There hasn't been much literature around about Pentaho, at least not any that I know of. So far most people would search for info in the pentaho forum or wiki. But recently things have changed. There is now whole book about setting up Pentaho with MySQL called "Pentaho Solutions", which you can order from Amazon. This one tries to cover basically every component of Pentaho, which should be a great support for first time users.
Another book was published recently as well, called "Pentaho Reporting 3.5 for Java Developers" by Will Gorman, a long term Pentaho developer. This book will provide you everything you need to know about Pentaho Reporting 3.5. I've already ordered this books and I am quite looking forward to read them!

Friday, July 24, 2009

The 10 Seconds Pentaho Metadata Editor Tutorial

Quick Step By Step Guide

You can find the main Pentaho Wiki doc here.
This is an updated (2013-08-19) and extended version of the original tutorial which I posted here a few years ago. It will take you more than 10 seconds now to read through it, but instructions should be more precise now than before.

Specifying JNDI and adding the JDBC driver

  1. Define a JDNI Connection. You have to use the same JNDI connection as you specified on the BI Server (in the Pentaho Administration Console).The JDBC details can be specified in the file in the following directory:<pme-root-dir>/simple-jndi

    Add the following (amend to your requirements):
    The first part before the forward slash is the JDNI name (so in this case dwh).
  2. Check if the required JDBC driver is installed under<pme-root-dir>/libext/JDBC
    If not, download the JDBC driver from your vendor’s website and copy the jar file into this folder.

Importing the physical tables

  1. Start PME by running the following command in the PME root directory:sh ./
  2. Click on File > Save and specify a good name for your metadata model.
  3. Right click on Connections on the top left hand side and choose New Connection .... Define your connection details, make sure you choose JNDI in the Access selection and specify the same JNDI name in the Settings section as you originally specified in the file.
    Some interesting options are found in the
    Advanced section: If you work with a database like PostgreSQL or Oracle that support proper schemata, you can define the default schema to use here. Also, if you have columns of type boolean you can also enable support for them:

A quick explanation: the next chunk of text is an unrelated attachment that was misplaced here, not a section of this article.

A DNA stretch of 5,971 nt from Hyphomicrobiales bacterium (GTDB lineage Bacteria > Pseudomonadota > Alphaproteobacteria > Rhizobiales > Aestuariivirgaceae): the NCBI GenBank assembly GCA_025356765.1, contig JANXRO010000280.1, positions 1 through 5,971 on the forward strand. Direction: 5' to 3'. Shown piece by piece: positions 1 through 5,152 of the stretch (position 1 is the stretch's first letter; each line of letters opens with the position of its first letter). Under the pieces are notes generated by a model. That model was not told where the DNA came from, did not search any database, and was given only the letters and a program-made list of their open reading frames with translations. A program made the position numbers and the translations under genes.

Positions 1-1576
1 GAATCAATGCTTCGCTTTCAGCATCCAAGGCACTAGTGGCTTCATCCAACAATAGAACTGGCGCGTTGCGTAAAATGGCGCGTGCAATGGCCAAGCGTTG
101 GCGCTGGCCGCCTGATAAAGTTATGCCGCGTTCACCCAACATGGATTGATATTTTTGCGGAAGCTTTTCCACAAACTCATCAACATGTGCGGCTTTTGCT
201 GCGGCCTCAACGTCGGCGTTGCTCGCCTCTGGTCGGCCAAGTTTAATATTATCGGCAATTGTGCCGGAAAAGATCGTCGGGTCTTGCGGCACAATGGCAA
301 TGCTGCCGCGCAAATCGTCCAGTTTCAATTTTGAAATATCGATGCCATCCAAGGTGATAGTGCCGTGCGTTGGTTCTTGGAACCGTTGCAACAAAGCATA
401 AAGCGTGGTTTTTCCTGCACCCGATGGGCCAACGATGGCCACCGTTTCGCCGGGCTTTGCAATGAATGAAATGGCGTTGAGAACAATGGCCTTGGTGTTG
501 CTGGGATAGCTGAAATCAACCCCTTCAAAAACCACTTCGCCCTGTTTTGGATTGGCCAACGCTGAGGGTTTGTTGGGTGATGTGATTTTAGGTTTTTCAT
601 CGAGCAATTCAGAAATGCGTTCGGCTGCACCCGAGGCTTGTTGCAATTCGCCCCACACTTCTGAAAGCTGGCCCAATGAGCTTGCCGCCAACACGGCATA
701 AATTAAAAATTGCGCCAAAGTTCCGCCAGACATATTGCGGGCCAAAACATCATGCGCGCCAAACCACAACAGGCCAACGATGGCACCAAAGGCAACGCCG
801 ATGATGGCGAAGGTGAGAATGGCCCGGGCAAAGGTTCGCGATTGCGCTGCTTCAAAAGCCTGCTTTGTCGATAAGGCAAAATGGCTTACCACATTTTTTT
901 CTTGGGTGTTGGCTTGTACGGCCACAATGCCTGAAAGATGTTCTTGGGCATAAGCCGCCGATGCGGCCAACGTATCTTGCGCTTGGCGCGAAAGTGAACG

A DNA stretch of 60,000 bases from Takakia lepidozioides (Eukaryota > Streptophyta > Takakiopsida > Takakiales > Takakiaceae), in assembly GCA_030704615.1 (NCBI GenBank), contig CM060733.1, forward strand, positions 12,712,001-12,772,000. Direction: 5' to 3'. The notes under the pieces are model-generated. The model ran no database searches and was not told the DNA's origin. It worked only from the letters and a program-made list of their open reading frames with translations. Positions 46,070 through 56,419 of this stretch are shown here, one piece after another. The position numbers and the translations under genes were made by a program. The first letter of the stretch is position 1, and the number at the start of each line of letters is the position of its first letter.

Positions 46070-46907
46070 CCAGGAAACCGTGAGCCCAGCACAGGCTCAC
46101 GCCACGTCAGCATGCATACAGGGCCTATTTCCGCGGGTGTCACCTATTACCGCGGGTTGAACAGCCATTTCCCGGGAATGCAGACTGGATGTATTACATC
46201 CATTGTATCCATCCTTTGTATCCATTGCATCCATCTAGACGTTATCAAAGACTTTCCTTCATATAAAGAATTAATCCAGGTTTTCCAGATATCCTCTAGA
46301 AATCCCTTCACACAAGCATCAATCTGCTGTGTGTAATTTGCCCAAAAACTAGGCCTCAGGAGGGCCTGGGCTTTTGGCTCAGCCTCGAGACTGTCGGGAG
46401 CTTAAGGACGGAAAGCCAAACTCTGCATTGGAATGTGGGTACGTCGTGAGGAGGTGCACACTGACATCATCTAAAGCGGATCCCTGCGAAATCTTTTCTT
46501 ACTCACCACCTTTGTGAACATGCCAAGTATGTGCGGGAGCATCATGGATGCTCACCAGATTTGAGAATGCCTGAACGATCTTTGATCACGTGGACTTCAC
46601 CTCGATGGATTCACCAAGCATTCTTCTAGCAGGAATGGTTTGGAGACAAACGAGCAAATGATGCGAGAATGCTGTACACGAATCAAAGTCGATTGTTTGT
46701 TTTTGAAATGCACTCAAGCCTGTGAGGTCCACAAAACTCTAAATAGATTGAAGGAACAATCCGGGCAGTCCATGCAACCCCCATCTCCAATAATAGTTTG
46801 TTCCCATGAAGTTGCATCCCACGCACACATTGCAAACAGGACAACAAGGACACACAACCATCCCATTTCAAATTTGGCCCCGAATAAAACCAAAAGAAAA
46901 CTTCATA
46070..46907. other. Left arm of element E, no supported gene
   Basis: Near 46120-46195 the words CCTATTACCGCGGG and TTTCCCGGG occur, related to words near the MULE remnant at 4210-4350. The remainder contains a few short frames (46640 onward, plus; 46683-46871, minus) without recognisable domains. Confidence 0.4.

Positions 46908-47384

After entering all the details, click the
    Test button to make sure that your connection details are correct. Once you get a successful return message, click OK.
  4. Right click on the database connection you used created choose Import Tables:
  5. Expand the database node (dwh in the screenshot below) so that you can see all the imported tables:
  6. Specify table properties: Double click on each table to specify various settings. In example specify if it is a fact or dimensional table. For measures configure as well the aggregation type. If you want to add calculated fields, it's time to do so now: Double click on the respective table. Once the window is open, click on the + icon. Give the field a new name (i.e. PC_Amount_of_users). Define the aggregation type (i.e. Count). Define Data Type. If you don't know the length and precision yet, set it to -1. Define the formula (if you have just a simple count or sum, then only write the name of the column in there). That's it. (Field type can stay on "other").
    In the formula field you can use database specific functions as well (i.e. "YEAR(date)"). In this case you have to click on "Is formula exact?".
    You can add other properties like text alignment or date mask by clicking on the + icon.

Understanding Is the Formula Exact?

You can create add columns which are based on native SQL fragments, in example:
((CURRENT_DATE - start_date)/30)::int + 1
You specify this in the Formula Value field:
If you tick Is the Formula Exact? this basically means that the PME engine will not try to interpret this SQL fragment but instead push it directly to the database.

The disadvantage of this approach is that you might end up using functions which are specific to your database, so the model will not be that easily portable to other DBs (in case you ever have to migrate it).